Pickering Creek Debuts New Trail

At its Pig Roast fundraiser recently, Pickering Creek Audubon Center in Easton debuted the first trail loop in the new woods it acquired last fall. Thanks to the generosity of many community members, the Center was able to purchase 63 acres of woods adjacent to its main campus in September 2022.

Over the course of the past year, staff and stakeholders have enjoyed free form walks in the new woods as they considered potential trails and highlights along those trails. The first result of that effort is the New Woods Loop. The loop begins at the conclusion of one of the Center’s wetlands boardwalks, following a path along the wooded shoreline overlooking the head of Pickering Creek. After a short walk, one enters the new woods, dominated by mature Oaks, Tulip Poplar, Beech and Hickory.

The first stop along the walk is Barred Owl Circle, which features a delightful set of benches built by the Center’s volunteer crew. Arranged in a natural clearing in the woods, it provides a wonderful place to rest and contemplate the quiet all around. Aptly named for the regularity of resident Barred Owls calling “Who cooks for you, who cooks for y’all,” summer EcoCamp groups enjoyed this location all summer as one of their starting points for exploration of the new woods.

The first stop along the New Woods Loop is Barred Owl Circle, which features a delightful set of benches built by the Pickering Creek Audubon Center’s volunteer crew.

Camp groups began exploring the new woods with their group leaders this summer, and it quickly became the most popular place that campers wanted to go. They have adopted their own name for it, Echo Woods Circle, because of the interesting echo of voices that occurs as sound bounces across the creek and back. The circle is slightly short of the halfway point of the walk.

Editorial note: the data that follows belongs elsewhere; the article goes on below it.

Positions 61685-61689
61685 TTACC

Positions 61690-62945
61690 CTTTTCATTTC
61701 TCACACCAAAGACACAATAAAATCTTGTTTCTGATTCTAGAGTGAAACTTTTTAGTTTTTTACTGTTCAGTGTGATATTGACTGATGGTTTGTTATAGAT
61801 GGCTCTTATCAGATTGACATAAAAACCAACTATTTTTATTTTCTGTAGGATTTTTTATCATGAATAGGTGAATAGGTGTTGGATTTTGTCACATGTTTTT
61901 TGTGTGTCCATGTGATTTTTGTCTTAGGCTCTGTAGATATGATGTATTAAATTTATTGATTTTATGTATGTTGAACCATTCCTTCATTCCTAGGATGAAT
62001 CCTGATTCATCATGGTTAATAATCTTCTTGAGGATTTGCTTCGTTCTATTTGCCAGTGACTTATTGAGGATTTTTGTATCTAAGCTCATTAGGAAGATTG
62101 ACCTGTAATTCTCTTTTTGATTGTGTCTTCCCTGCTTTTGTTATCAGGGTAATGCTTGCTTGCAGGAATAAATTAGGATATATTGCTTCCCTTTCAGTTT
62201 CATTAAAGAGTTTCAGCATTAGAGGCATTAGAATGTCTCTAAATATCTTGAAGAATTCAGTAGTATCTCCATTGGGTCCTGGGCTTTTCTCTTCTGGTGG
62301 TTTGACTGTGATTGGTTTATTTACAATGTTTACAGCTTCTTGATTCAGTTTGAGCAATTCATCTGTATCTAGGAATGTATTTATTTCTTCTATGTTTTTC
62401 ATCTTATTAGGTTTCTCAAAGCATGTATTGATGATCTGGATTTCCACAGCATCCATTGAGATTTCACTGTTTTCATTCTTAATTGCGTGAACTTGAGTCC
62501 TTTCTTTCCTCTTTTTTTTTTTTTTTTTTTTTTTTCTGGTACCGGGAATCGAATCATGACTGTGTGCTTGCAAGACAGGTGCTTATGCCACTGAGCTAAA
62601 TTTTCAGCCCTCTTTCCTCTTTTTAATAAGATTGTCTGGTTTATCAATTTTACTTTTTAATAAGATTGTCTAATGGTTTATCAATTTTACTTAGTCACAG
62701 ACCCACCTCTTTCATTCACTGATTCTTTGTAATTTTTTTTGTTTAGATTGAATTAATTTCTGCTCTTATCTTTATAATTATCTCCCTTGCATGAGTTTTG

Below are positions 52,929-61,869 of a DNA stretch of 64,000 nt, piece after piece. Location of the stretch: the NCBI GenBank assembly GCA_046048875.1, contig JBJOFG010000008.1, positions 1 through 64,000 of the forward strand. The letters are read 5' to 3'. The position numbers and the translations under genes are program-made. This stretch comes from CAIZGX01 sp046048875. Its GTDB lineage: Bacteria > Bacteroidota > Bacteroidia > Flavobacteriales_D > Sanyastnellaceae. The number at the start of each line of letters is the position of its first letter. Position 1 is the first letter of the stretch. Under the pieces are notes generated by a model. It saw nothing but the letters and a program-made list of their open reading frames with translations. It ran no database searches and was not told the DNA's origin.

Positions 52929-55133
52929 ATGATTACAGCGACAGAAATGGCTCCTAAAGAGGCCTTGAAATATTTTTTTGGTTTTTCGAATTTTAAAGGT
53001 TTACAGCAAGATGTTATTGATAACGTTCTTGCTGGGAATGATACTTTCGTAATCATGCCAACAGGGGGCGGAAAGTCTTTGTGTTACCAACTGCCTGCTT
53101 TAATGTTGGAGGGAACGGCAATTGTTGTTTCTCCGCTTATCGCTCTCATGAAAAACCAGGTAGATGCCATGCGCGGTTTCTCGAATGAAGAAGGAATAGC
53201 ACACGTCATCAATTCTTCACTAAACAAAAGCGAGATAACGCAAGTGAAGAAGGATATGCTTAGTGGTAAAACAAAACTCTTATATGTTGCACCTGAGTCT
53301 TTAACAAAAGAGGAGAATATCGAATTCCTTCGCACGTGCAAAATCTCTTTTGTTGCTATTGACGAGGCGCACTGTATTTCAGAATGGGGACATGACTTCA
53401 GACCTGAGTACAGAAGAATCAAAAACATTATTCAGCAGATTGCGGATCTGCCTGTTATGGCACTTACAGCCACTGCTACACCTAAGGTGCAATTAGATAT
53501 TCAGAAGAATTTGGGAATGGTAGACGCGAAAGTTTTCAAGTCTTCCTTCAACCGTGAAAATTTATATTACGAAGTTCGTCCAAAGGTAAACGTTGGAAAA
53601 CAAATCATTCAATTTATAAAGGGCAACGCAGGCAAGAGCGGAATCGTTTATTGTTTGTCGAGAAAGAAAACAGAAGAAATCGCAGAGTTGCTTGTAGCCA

The trail continues and casually meanders amongst big trees and runs alongside a wooded wetland. A small bridge crosses a seasonal stream as the trail curls left beneath towering Tulip Poplars. From here, one enters a grove of American Holly before exiting the woods into the Center’s meadow. The trail links up with the Center’s next newest trail, the Meadow Loop. Continue on from here for further adventure through the meadow and onto the meadow viewing platform or head toward the farm pond and back to the parking lot.

“I’ve seen something new every time I have taken this walk,” says Pickering Board President Tom Sanders. This is the first of several trails that will enable community members to explore the woods over the next few years. Debut of the next section of trail is planned for mid 2024.

The trail is three quarters of a mile long from the parking lot, through the woods and back along the meadow trail to the parking lot. Allow 40 minutes for the walk depending on how much time is spent enjoying the sites. During the winter months, Pickering is open daily from 7 a.m. to 5 p.m. Visit www.pickeringcreek.org to register for a guided walk in the new woods.

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Allison Rogers



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